When it comes to leisure, present day seniors represent a more diversified cohort, than the previous generations. They are more agile and active, have more enthusiasm and passion, moreover, are at a stage in life where they are free from the family and career restrictions that controlled their leisure activities in their 40s and 50s. So it doesn’t come as a surprise that Japanese seniors like to travel. Let’s take a closer look at the silver travel market.

No doubt today’s seniors are healthier, wealthier, and better educated; they are fun loving and are willing to explore. Furthermore, they are more active and independent and have more interests compared to older people in the past. Japanese studies which we quoted above shows that seniors place tourism high in their priorities and that they have sufficient discretionary money earmarked. Changing age structure coupled with agility in advanced age and the willingness to spend are seen as essential factors for an increase in the travel demand of silver segment. As more and more people move into an advanced stage of their life, more people of this group will still want to travel.

We encountered John Tanner, a retired pharmacist from Baltimore, at the Kabini Tiger Reserve. At 81, Tanner embarked on solo travel in 2008, right after retiring. Opting for solo journeys because his wife prefers more relaxed beach and sightseeing holidays, Tanner found himself drawn to adventurous destinations, prompting him to go solo.

Speaking about his travel experiences, Tanner shared, “I am 81 now. Due to Covid, I was homebound for three years. Before that, I regularly traveled within the US and internationally. When the pandemic hit, I was all set to fly to the Panna Tiger Reserve to photograph wild tigers, but it didn’t materialize. So, this time, I have a few days here and a few days in Panna. Africa and India have been my primary travel destinations, mostly to observe and photograph wildlife. I’m a regular visitor to Panna because spotting tigers there is relatively easy. I can vouch for Panna if you haven’t been there.” John appears to be the unofficial ambassador for Panna.

Why opt for solo travel? “I believe people like me prefer not to feel overly rushed. I appreciate experiencing something thoroughly. For instance, when I joined you in your jeep, you took me to a village where silkworms are reared. I observed how cows are kept in their houses and witnessed the process of making cow dung cakes for fuel. Fortunately, I got to attend the village festival and interact with a few village women. Such a village visit was never part of my planned itinerary. The idea is to properly immerse myself in an experience and have free time to explore. Hence, I lean towards longer solo itineraries,” explained Ibbie, clarifying the rationale behind her solo adventures.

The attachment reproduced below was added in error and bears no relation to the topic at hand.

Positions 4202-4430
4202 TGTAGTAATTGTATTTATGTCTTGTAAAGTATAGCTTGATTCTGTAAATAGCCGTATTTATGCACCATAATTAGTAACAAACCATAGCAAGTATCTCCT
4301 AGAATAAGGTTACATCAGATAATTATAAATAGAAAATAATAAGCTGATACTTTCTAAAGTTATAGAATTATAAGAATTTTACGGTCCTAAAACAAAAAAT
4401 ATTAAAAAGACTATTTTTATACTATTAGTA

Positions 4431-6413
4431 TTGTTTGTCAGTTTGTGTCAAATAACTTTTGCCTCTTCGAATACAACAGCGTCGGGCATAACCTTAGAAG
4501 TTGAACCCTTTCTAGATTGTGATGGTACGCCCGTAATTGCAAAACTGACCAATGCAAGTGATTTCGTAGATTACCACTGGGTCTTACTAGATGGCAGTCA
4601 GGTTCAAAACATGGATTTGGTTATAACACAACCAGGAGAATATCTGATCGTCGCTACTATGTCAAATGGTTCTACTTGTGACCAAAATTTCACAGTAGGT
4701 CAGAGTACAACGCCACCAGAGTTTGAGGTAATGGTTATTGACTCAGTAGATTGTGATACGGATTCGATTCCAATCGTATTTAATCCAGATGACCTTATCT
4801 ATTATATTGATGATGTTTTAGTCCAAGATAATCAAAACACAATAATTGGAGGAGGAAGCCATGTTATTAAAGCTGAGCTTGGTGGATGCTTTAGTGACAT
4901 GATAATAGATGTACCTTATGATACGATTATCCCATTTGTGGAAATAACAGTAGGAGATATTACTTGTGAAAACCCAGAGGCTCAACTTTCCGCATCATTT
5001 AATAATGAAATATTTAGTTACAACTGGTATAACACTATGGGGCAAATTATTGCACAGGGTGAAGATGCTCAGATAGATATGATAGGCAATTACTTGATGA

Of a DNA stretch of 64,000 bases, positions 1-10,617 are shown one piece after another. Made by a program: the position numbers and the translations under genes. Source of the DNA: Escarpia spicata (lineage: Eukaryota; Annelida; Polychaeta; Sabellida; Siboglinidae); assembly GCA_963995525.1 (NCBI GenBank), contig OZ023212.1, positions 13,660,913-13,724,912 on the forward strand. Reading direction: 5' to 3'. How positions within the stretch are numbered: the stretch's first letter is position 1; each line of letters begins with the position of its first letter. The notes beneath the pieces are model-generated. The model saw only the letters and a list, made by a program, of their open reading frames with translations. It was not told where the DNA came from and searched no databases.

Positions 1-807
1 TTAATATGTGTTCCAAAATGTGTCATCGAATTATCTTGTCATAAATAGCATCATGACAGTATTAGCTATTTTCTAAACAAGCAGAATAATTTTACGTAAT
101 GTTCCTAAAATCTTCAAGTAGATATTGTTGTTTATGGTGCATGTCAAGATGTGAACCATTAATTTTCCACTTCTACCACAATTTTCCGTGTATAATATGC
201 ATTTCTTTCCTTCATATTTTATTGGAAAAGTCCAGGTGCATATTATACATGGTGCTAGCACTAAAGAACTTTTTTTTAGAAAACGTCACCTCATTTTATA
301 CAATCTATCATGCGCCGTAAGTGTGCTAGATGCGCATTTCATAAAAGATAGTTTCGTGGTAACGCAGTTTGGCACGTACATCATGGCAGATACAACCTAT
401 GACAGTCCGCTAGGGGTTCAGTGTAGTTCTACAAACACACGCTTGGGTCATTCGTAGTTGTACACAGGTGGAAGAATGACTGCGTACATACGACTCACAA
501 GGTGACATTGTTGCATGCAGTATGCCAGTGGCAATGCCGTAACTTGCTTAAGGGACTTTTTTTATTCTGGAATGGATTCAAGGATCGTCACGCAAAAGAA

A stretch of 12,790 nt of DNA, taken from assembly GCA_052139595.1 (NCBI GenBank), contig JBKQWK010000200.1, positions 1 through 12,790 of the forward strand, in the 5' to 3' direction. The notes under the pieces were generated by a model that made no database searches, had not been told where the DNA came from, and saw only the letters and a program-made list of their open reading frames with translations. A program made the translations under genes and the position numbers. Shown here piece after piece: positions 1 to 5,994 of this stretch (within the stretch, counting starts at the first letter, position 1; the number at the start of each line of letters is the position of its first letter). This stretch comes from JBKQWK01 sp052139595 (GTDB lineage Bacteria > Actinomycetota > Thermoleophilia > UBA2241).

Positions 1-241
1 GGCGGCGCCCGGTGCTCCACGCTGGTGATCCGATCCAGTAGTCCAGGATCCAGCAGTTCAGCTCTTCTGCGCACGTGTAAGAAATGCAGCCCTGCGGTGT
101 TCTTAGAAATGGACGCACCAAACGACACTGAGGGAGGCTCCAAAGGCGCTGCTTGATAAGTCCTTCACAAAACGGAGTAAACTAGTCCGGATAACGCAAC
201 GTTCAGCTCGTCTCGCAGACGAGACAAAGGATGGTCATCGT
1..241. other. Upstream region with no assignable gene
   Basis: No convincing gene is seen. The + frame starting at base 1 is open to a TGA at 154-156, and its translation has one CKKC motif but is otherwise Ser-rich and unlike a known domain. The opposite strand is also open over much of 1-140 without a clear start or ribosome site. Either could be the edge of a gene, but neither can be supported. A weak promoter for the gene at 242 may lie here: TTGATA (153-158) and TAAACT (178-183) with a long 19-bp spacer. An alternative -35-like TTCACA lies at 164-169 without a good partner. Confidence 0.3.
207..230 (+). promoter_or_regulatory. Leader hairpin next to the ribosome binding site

These colourful people are all foreigners, but what about Senior Indians. For most Indians, domestic travel destinations are definitely for pilgrimage or to visit relatives. Though we have exotic locations crisscrossing the country and endowed with beautiful nature everywhere, seniors don’t explore much. We have not come across any solo traveler and we assume Indians prefer to travel in groups.

At the same time, we Indians have a penchant for foreign travel. In the beginning of the article, the study by VISA is mentioned. Those who have children living abroad are the ones who travel frequently to see children and grandchildren. The growing income level among the Indian middle class is creating a new “travelling class”. That combined with the preference for outbound travel of Indians above 65 years and increased connectivity is changing the outbound travel landscape.

Those who overlook destinations like Puri, Konark or Hampi often opt for leisure trips to Europe or the US, often combining these journeys with visits to family abroad. Present-day senior travellers, focusing more on comfort and health than saving money, can afford more extensive trips. The travel patterns of individuals like Padmaja or Jagannathan may differ from those of Ibbie and John. Sangeetha Nadig, working for a leisure travel company, noted, “We’ve observed senior citizens traveling in groups with people of similar age or with their families. We understand their unique needs, and logistically, we arrange comfortable transportation, consider individual dietary requirements, and avoid cramming their itineraries, ensuring sufficient rest periods.” She also emphasised the collection of medical history beforehand as a precautionary measure.

Unlike youngsters, older people do indeed have one or two chronic medical issues and some limitations due to the aging process. This doesn’t mean they are incapacitated and most of the time these chronic conditions are not a contraindication to travel. We understand that travelling can be daunting, especially as you get older, but fear not! Since much health advice for older travellers is unnecessarily pessimistic, we like to clear up the air.